SHDTeam CCActiveN/ANetEaseTechnologyCN
LONBritish HurricaneActiveN/ACloud9EsportsEU
PHIT1ActiveN/AComcast Spectator/SK TelecomSports and entertainment/ telecommunicationKR

Dealing with China

To begin with, take the Chinese academy teams. The Nenking group (Guangzhou Charge), who deal mainly in sports teams and real estate, would be expected to struggle financially with this pandemic. However, HUYA Inc. (Chengdu Hunters) deals in exactly the kind of industry which could expand during this crisis. Furthermore, by looking at the public stock price data, you can see that all four of these companies fared quite similarly, with a net change of around -5% on the market. 

However, NetEase (Shanghai Dragons) and BiliBili (Hangzhou Spark) are much more powerful organizations, whose industry would also not suffer as much during this pandemic. Playing devil’s advocate, one can say that the two Chinese withdrawals cannot be wholly placed on Blizzard’s shoulders, seeing as there is not much out of place in this region.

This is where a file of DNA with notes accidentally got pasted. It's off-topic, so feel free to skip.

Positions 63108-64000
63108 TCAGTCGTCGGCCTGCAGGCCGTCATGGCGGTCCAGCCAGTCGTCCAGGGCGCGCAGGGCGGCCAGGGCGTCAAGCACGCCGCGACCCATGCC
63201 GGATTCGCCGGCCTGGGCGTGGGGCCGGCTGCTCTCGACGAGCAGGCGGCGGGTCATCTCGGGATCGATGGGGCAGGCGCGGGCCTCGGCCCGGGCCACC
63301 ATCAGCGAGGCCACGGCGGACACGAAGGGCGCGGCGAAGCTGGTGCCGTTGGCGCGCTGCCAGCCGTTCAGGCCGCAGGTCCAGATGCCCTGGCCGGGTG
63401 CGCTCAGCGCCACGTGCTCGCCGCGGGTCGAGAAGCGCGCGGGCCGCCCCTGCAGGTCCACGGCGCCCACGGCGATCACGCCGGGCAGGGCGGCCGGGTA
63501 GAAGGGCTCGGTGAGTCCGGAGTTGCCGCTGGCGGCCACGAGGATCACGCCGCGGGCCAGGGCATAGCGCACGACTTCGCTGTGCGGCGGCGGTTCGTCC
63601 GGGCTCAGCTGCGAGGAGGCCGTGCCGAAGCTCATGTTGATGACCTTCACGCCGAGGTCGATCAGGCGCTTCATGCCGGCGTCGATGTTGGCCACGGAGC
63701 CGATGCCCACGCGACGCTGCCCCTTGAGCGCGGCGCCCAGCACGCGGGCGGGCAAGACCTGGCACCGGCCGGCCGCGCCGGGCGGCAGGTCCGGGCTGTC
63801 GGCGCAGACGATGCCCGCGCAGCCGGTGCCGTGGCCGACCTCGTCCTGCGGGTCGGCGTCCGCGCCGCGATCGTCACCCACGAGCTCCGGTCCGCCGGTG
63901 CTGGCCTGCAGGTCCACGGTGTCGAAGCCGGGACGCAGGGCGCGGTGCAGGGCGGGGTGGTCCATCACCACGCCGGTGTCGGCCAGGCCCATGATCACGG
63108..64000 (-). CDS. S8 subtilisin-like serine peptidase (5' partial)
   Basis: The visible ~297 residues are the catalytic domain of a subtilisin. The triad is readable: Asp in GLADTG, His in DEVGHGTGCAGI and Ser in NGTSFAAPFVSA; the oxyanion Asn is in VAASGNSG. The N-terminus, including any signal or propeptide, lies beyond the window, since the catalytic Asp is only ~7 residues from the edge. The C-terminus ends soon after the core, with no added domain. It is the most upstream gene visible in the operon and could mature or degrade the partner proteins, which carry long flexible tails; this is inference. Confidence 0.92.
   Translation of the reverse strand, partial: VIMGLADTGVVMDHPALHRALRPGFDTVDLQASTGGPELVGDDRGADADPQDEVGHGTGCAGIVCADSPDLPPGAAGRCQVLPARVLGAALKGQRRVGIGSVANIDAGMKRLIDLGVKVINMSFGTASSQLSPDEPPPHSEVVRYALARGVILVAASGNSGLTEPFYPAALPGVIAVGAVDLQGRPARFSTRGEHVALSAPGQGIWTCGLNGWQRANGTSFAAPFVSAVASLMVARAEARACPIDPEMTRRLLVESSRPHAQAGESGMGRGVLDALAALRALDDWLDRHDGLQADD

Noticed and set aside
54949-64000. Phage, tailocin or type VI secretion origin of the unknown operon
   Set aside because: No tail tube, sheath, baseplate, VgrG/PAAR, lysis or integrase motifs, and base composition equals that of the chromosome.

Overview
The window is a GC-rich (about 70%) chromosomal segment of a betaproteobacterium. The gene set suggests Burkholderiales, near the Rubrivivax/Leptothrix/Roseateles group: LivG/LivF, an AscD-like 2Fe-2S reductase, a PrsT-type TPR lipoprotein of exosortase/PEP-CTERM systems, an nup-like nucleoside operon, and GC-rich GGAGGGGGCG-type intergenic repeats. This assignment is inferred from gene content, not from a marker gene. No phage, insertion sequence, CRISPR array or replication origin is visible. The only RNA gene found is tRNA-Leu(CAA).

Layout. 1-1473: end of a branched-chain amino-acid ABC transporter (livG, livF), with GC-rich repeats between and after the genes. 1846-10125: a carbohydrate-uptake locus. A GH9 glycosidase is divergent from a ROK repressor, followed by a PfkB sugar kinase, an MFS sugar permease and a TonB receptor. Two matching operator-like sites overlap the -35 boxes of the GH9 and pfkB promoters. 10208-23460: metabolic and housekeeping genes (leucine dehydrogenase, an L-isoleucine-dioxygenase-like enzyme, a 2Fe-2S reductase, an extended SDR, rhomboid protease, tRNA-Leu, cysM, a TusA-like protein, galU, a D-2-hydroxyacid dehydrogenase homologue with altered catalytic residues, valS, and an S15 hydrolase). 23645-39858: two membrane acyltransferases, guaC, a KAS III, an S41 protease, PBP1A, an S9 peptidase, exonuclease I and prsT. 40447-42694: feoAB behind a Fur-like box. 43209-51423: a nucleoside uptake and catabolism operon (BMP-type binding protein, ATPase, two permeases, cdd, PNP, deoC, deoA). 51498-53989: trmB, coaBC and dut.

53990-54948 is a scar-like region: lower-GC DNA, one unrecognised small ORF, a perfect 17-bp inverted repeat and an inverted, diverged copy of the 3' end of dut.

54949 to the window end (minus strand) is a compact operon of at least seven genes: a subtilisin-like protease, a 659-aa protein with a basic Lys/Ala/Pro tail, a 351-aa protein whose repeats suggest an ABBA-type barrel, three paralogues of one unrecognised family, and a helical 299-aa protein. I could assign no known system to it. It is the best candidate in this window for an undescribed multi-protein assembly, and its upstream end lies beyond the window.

Communications Showdown

Even so, looking down the inactive list, there is one name that should surprise you: Atlanta Academy. Owned by communications powerhouse Cox Enterprises, (on a joint venture with Province Inc.) it is worrying to see them tap out. This is especially if you consider that the communications industry is one of the “winners” of the pandemic, as much as there can be one.

If the pandemic really were a financial blow to these organisations, we would surely see similar corporations also tap out. However, T1, owned by a joint venture of Comcast Spectator and SK Telecom, which are in a similar business to Cox Enterprises, have stayed in the race. Admittedly, the pandemic was handled much more efficiently in Korea, showing a much lower unemployment rate than the US, among other things. Even so, you would still reasonably assume that companies such as the ones that own Atlanta Reign would be able to tank a blow like this.